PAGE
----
Tissue samples and clinical data collection

In this study, 71 patients underwent primary GC resection at the Fudan University Shanghai Cancer Center.9 The study was approved by the Ethics Committee on Human Research of the Fudan University Shanghai Cancer Center. Written informed consent was obtained from all the patients.

RNA preparation and quantitative real-time PCR (qRT-PCR)

Total RNA was extracted with the TRIzol reagent (Invitrogen, Grand Island, NY, USA), and qRT-PCR analyses were conducted according to the manufacturer’s instructions (Takara, Dalian, China). The results were normalized to the expression of glyceraldehyde-3-phosphate dehydrogenase (GAPDH) using the comparative 2ΔΔCt method. Each sample was assayed in triplicate, and the primer sequences are listed in Table S1.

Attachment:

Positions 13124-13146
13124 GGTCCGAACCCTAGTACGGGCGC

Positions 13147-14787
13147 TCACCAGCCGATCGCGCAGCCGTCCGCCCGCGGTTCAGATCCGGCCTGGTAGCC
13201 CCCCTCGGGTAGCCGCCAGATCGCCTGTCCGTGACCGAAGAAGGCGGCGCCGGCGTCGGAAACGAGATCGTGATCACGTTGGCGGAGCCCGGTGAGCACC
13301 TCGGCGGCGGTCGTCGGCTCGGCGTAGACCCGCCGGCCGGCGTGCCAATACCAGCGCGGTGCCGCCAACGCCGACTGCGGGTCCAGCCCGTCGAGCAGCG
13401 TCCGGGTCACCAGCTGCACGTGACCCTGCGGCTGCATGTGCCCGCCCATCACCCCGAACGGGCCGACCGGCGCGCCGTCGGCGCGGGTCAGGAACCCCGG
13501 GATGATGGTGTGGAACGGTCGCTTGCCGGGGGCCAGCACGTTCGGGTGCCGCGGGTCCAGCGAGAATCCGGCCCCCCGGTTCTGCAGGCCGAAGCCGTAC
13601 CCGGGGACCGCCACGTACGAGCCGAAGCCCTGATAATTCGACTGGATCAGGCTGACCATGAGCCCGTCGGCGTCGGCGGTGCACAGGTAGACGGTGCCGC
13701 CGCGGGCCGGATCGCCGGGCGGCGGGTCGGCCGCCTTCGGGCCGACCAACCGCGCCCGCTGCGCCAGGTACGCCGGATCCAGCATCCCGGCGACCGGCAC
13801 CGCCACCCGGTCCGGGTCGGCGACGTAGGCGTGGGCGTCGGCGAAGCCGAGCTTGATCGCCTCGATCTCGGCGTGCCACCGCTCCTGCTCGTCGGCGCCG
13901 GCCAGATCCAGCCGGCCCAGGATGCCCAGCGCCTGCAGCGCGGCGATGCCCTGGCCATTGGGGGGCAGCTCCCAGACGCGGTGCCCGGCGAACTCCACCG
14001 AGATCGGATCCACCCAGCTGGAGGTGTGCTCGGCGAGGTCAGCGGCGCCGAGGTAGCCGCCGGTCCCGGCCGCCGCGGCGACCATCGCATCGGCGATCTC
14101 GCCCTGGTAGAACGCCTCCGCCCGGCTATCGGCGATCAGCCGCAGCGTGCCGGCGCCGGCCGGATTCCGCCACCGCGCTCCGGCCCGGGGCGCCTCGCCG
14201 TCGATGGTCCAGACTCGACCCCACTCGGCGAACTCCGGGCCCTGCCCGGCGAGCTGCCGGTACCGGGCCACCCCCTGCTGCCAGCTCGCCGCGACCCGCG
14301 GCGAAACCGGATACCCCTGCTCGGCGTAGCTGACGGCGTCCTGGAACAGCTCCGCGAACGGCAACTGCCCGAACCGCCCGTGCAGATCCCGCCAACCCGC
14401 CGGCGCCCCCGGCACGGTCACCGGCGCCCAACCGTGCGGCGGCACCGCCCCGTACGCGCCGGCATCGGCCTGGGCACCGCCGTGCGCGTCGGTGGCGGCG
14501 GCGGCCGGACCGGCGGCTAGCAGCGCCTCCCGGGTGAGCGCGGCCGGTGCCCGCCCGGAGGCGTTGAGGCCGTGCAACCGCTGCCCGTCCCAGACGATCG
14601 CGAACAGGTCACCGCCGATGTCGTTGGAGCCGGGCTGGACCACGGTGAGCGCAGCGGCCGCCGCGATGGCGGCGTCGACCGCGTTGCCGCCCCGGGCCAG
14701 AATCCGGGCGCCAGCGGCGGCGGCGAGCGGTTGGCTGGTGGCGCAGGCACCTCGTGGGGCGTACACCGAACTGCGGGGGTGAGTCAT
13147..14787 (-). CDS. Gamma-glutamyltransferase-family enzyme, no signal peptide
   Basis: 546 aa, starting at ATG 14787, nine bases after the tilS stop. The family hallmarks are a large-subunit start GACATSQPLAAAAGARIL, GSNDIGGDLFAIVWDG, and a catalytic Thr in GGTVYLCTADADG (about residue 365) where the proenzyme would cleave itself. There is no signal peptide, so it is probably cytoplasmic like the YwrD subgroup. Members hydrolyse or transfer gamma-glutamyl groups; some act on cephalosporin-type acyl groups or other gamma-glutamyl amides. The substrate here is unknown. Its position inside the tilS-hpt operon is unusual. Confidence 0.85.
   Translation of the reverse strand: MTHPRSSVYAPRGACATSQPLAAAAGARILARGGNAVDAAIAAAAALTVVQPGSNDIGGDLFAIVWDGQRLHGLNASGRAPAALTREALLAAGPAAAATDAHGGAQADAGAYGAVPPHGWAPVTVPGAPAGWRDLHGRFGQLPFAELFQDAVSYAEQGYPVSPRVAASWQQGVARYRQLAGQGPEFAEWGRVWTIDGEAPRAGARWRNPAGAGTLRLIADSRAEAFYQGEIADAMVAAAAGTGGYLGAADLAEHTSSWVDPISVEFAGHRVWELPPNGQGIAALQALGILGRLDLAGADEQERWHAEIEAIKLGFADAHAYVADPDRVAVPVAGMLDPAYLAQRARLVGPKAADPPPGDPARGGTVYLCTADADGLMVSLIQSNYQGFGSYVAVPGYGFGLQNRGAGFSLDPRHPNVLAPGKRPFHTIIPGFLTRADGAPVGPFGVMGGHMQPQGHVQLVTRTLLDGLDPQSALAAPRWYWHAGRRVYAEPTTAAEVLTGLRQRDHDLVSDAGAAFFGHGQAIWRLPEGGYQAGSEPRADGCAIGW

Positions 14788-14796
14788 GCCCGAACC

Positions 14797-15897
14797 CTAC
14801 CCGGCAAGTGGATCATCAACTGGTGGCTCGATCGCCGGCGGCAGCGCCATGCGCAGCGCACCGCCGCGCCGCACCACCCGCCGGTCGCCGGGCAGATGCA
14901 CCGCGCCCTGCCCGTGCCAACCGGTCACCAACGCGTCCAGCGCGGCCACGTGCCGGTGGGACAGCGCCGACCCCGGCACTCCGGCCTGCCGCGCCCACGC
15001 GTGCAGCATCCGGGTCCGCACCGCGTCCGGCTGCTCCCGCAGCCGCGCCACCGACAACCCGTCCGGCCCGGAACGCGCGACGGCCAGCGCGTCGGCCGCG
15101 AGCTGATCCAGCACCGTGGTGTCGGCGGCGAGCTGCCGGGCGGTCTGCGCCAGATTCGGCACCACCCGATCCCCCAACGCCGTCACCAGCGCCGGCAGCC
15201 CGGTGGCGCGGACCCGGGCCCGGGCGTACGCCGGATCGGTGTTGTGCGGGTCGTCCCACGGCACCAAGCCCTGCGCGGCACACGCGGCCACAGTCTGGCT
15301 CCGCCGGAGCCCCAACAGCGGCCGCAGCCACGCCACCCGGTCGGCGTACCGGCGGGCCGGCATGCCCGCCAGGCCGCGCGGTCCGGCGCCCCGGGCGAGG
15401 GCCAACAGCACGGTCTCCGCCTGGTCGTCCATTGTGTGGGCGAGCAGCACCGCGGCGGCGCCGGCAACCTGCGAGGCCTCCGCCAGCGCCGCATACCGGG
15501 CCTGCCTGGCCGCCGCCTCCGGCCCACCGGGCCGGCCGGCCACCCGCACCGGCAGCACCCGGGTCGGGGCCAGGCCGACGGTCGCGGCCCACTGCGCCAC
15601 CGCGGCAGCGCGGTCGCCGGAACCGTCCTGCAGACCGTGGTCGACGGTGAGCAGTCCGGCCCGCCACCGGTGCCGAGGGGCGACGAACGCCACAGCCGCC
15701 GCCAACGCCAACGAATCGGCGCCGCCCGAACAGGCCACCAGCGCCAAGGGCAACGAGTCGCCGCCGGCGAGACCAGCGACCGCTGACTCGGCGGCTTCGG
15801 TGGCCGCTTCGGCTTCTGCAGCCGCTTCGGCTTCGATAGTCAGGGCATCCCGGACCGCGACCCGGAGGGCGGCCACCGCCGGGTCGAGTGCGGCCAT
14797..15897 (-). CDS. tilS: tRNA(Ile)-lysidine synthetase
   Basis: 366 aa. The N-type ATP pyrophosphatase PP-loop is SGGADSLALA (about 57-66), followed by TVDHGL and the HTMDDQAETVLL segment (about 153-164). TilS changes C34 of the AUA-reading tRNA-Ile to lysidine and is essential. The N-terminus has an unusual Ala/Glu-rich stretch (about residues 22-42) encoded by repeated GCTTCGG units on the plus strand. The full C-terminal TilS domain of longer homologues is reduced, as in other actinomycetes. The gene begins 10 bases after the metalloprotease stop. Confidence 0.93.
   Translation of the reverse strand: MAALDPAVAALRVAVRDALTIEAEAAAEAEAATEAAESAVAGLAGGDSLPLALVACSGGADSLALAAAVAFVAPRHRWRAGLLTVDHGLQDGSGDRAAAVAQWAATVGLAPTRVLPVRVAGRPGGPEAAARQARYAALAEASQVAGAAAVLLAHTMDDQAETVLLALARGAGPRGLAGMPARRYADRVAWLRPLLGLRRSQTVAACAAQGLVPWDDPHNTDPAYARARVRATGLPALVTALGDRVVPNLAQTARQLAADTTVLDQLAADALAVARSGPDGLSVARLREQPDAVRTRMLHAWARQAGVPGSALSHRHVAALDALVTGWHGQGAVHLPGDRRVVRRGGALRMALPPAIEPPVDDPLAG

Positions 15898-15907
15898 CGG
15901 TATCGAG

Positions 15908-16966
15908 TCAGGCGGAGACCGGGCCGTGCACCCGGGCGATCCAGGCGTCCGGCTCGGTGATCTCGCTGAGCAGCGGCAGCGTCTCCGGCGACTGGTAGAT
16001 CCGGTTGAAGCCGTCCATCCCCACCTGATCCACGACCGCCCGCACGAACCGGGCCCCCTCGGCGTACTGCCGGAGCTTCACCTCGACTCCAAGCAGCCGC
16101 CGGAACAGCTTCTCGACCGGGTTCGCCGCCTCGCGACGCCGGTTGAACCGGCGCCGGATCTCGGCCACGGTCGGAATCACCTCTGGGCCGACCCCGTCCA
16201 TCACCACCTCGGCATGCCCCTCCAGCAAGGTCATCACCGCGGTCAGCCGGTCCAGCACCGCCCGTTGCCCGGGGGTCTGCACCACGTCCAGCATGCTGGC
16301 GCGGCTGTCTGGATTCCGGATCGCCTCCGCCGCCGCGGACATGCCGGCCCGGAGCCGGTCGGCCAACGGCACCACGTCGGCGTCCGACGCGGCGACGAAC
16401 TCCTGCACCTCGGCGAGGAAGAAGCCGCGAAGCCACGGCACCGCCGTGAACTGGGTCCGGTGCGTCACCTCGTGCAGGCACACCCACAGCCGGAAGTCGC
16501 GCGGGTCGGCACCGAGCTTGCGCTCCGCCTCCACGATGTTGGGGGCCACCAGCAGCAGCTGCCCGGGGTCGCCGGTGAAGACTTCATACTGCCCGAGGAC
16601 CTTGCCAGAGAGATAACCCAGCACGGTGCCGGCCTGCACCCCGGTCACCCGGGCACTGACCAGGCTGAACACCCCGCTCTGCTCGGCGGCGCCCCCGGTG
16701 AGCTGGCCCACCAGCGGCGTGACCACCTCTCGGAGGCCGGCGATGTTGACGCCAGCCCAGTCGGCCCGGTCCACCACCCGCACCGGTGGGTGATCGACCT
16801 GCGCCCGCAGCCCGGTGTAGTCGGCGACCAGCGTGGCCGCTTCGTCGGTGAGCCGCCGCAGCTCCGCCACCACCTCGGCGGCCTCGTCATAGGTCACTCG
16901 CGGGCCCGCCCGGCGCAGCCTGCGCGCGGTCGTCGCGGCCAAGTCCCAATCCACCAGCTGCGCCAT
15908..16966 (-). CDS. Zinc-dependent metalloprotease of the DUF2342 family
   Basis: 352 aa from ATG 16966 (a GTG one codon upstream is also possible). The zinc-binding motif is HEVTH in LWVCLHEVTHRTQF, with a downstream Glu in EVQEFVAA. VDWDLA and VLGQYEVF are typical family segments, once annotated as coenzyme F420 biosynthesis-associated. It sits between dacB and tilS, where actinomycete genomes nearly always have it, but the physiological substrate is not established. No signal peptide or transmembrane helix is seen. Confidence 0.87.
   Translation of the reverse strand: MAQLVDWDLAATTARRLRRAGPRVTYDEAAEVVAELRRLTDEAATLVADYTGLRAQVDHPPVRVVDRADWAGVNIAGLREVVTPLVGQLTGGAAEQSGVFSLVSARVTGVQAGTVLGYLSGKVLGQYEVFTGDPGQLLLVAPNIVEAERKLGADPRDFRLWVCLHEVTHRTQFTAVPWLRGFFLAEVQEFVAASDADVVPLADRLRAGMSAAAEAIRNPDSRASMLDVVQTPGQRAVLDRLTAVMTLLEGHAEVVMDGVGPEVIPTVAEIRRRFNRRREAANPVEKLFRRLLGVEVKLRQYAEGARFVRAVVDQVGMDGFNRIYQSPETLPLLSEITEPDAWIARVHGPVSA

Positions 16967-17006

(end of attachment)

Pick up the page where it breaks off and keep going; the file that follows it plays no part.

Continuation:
Luciferase reporter assay

Cells were transfected with appropriate plasmids in 24-well plates for 48 hours, collected, and lysed for luciferase assays. The relative luciferase activity was obtained by normalizing the activity of firefly luciferase to that of Renilla luciferase.

Wound healing assay

The wound healing assay was used to evaluate the tumor cell motility capacity. Briefly, 3×105 cells were seeded in 6-well plates, cultured overnight, and transfected with the control, pcDNA-LSINCT5,9 or si-LSINCT5. When the cells reached ~85% confluence, the cell layer was scratched with a sterile plastic tip, washed twice, and cultured in complete medium. Wound gaps were observed for 48 hours, and images were captured every 24 hours at 100× magnification, then the migration rate was calculated accordingly. The data were summarized based on 3 independent assays.